A new sort of code for sustainable homes?
Since the demise of the Code for Sustainable Homes was announced there has been speculation about what would replace it. Passivhaus? Breeam for houses? LEED domestic? Super Sap? SHIFT for the private sector? You may have spotted that some of those don’t even exist (yet). Well, nor does the BRE Home Quality Mark, launched earlier this week to standing room only at Ecobuild, but it is BRE’s bid for dominance in this sector of the certification market.
Developer Lendlease, Sustainable Homes and brick manufacturer Weinerberger lined up to demonstrate the market appetite for an aspirational and independently verified voluntary standard. The roof trusses are going up on Weinerberger’s house system, e4 brickhouse, at the BRE’s Innovation Park in Watford. It will be the first to be assessed by the standard which is still very much in beta mode and looking for projects at all stages to work with as pilots.
The simple consumer-facing graphics are in place, along with a star rating and three indicators, all designed to differentiate the best homes. Background research included a survey with Money Supermarket users which suggested that one in five respondents were prepared to pay a higher price for a property with a sustainability stamp of approval – provided this would result in seriously reduced environmental impacts and running costs. Consumers and industry will get a star rating and a score card on the cost of living (encompassing maintenance and energy costs, location, insurance), health and wellbeing (light, temperature, acoustics), and ecological footprint (biodiversity, eco-friendly materials). Based on the triple bottom line they are not the definitive indicators – others are ‘smart’ to show how digitally connected homes are, and an indicator of whole life CO2 consumption.
Existing BRE licensed code assessors will be able to transfer to this scheme at no extra cost and the BRE also promises there will be very little extra paperwork for the houses
Existing BRE licensed code assessors will be able to transfer to this scheme at no extra cost and the BRE also promises there will be very little extra paperwork for the houses. ‘We will use the existing data from your SAP worksheet and your BIM model and will also output data in a more usable way to feed into corporate responsibility statements, marketing and the SHIFT index,’ says BRE’s Gwyn Roberts. There will be three tiers of input: our surroundings (location, transport etc), my home (at building level) and knowledge sharing (all about ensuring the home is delivered clearly and aimed at reducing the performance gap). The first two may be able to gain pre-approval, the latter will depend on site assessments.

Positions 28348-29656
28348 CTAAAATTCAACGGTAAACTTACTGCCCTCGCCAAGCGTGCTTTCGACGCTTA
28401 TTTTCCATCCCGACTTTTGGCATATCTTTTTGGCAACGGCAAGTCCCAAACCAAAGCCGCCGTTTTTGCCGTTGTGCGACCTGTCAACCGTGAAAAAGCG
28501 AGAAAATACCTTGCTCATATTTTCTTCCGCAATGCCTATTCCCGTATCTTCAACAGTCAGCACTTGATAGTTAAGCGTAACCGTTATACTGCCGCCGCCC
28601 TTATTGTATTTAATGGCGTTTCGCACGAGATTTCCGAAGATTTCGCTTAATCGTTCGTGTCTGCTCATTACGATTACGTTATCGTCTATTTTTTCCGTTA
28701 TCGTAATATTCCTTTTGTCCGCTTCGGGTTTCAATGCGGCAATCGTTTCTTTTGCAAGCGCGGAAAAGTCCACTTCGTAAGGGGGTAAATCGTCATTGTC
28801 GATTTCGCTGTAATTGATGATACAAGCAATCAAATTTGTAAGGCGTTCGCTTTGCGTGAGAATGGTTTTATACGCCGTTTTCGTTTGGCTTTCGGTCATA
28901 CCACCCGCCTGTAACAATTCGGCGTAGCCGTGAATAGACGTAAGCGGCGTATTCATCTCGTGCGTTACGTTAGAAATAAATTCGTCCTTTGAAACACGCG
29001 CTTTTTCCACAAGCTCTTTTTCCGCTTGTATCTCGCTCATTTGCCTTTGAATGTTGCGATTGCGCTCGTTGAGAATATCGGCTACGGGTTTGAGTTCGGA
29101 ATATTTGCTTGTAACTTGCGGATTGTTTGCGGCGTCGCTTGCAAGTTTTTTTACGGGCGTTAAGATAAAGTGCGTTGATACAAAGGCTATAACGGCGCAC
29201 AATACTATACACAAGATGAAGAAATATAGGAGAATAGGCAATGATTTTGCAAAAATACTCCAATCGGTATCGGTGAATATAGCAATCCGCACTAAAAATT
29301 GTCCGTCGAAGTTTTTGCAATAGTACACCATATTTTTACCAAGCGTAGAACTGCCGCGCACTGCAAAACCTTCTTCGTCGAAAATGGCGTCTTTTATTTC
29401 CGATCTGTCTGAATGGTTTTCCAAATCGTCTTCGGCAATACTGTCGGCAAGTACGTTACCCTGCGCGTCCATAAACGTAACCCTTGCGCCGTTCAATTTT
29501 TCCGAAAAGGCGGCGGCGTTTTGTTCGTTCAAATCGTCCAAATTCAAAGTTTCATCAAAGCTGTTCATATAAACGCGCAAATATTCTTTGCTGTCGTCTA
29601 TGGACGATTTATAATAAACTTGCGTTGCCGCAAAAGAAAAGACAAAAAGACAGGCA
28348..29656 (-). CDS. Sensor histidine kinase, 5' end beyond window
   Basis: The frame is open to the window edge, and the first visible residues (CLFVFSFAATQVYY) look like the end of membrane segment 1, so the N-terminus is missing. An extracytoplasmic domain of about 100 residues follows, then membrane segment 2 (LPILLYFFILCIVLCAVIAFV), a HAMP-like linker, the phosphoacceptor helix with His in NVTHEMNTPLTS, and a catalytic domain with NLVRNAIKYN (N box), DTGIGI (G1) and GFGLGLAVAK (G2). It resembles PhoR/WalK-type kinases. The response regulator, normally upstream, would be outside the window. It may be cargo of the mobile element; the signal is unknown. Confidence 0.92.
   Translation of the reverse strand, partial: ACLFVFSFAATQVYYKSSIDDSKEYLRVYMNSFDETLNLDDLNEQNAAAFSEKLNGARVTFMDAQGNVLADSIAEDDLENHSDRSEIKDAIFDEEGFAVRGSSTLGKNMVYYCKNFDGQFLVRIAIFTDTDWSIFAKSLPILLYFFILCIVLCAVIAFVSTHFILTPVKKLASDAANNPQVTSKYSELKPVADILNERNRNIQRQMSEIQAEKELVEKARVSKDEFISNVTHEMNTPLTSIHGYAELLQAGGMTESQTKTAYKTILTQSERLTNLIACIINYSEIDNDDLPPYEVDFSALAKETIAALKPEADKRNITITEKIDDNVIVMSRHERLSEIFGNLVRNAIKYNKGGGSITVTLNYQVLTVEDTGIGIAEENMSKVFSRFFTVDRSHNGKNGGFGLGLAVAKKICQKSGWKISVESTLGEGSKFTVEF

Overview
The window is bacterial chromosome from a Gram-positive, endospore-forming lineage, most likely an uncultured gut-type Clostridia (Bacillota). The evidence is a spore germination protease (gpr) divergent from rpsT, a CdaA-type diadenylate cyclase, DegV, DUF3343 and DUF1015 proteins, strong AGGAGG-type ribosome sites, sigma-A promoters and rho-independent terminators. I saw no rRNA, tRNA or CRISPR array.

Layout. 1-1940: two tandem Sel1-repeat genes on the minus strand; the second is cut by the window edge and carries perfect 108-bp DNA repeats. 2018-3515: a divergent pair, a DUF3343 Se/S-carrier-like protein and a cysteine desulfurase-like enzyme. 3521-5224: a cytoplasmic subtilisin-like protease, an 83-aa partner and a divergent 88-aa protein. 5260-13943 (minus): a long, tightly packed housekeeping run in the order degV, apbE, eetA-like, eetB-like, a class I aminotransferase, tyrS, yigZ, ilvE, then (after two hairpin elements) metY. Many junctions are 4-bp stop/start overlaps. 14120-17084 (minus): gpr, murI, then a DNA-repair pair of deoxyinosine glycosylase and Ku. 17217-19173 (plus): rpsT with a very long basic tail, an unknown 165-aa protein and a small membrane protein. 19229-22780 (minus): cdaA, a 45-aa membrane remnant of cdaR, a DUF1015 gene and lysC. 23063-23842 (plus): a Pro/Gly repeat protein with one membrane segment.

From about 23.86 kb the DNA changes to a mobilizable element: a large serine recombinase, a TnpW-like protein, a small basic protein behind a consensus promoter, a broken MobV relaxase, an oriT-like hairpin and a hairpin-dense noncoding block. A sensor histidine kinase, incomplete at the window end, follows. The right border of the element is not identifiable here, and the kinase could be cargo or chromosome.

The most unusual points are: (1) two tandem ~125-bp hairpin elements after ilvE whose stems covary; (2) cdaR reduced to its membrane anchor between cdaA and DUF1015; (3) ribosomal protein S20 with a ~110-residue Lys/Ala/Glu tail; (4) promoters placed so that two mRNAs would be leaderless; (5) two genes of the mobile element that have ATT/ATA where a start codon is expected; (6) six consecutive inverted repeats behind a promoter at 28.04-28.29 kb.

John Kirkpatrick of Lendlease expanded on how the mark would give more certainty and the ability to stay ahead of legislation without second guessing the direction of travel. Architect Bill Dunster of ZedHomes asked how those standards would be kept aspirational. ‘The person who sets the rules controls the future of industry,’ he said, cautioning against undue influence on the standard from business-as-usual quarters of the industry. Chris Twinn, acting as a consultant to planning authorities post Arup, recognised the potential – and appetite – for the standard to be embedded in policy. Tony Burton of Sustainable Homes particularly sees how it might be taken up at neighbourhood plan level: ‘I can envisage a regulatory pull quite quickly.’
Registration for the mark will be open in June – just in time for the projected wind-down of the Code for Sustainable Homes, which should have its most basic, core elements incorporated into the building regulations due to be published in the next few weeks.